Main Sections

Section 5-3

Some questions to ask when working with scholars:

  • Why is this project important? 
  • Who is your audience?
  • Who are your stakeholders? 
  • Who are the key partners?
  • Who will host this project? 
  • Who will sustain this project? 
  • Is this strictly a digital project, or is there a print or other physical component (like an exhibit or installation) involved?1 

Having scholars explain the importance of a project–whether that be cultural revitalization, community capacity-building, revealing an injustice to gain redress, or some other outcome–can help to bring the audience and stakeholders into focus. Many times the audience and stakeholders are commingled and will be key participants in fundraising and determining what kind of publications are desired. Taking the example of the Brier-Wizinsky project “I’m Still Surviving,” the women who told their stories were simultaneously partners, audience, and stakeholders. Their desire for tangible objects such as books and exhibitions in addition to the website drove some of the decisions made by the scholars working on the project. As Brier noted, publicly engaged work has to be all about the public partners involved.

Like understanding the partners, audience, and stakeholders, understanding the social support and funding for the project is crucial. While some scholars, projects, and libraries are popular and well-funded, others are underfunded or struggle to find support beyond the stakeholder groups. Identifying what funding sources are available, the outputs scholars and partners desire to create, and the ways in which the library may be positioned to assist in the project is foundational and should be established as clearly as possible from the outset. While online alternatives to government and foundation grants, like Kickstarter, GoFundMe, and others, exist, they are often difficult to execute and rely on a great deal of publicity and networking to succeed.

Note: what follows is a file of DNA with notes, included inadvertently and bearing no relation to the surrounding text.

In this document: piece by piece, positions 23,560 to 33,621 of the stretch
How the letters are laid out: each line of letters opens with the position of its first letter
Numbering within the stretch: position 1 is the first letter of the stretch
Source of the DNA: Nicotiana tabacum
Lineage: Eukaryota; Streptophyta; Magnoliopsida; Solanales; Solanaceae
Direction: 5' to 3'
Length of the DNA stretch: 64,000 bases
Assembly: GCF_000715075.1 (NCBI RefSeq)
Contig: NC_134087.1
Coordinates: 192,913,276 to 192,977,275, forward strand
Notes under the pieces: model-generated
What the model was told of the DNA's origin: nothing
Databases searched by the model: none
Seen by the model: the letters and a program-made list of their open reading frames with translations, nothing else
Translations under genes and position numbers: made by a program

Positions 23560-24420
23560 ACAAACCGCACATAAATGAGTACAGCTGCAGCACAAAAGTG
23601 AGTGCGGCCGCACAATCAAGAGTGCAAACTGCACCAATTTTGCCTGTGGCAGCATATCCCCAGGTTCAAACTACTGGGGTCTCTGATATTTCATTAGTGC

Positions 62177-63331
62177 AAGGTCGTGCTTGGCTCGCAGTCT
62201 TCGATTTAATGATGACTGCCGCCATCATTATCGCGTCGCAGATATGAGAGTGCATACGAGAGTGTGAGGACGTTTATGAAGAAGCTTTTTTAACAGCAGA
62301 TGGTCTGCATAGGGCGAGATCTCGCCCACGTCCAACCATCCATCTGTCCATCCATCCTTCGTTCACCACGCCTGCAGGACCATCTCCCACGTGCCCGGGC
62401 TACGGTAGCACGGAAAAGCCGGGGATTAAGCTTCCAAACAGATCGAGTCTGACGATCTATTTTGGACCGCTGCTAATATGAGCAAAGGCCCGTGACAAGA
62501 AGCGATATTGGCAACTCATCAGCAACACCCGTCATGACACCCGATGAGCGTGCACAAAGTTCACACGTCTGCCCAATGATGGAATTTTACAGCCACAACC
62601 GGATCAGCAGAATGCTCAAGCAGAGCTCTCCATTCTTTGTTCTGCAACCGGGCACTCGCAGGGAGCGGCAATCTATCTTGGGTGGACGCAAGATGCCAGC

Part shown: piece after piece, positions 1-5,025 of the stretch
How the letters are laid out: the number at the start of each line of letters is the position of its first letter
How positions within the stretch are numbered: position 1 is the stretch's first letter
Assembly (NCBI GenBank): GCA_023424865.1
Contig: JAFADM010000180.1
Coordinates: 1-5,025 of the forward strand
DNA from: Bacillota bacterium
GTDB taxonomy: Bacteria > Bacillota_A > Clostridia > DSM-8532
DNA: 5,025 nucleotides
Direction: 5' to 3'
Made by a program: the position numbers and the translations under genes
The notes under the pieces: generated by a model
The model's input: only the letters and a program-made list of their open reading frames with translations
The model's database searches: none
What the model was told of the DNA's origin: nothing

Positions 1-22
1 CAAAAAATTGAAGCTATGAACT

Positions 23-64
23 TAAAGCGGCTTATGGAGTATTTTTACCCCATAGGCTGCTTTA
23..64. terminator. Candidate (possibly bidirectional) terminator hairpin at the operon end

The answers to these questions can help you to assist the scholarly and public partners identify the project needs, as well as ensuring that all participants’ interests are addressed and that the outcome fulfills the goals set out by the project’s creators. It’s also important to discuss project values at the start, a topic we turn to in Section 6.

  1. Adapted from: Eyman, Douglas, and Cheryl Ball. “Everything Is Rhetoric: Design, Editing, and Multimodal Scholarship.” Behind the Curtain of Scholarly Publishing: Editors in Writing Studies, Utah State University Press, Logan, UT, 2022. []

This OER was supported by a grant from the Scholarly Communication Notebook.

Last updated 2023-04-21.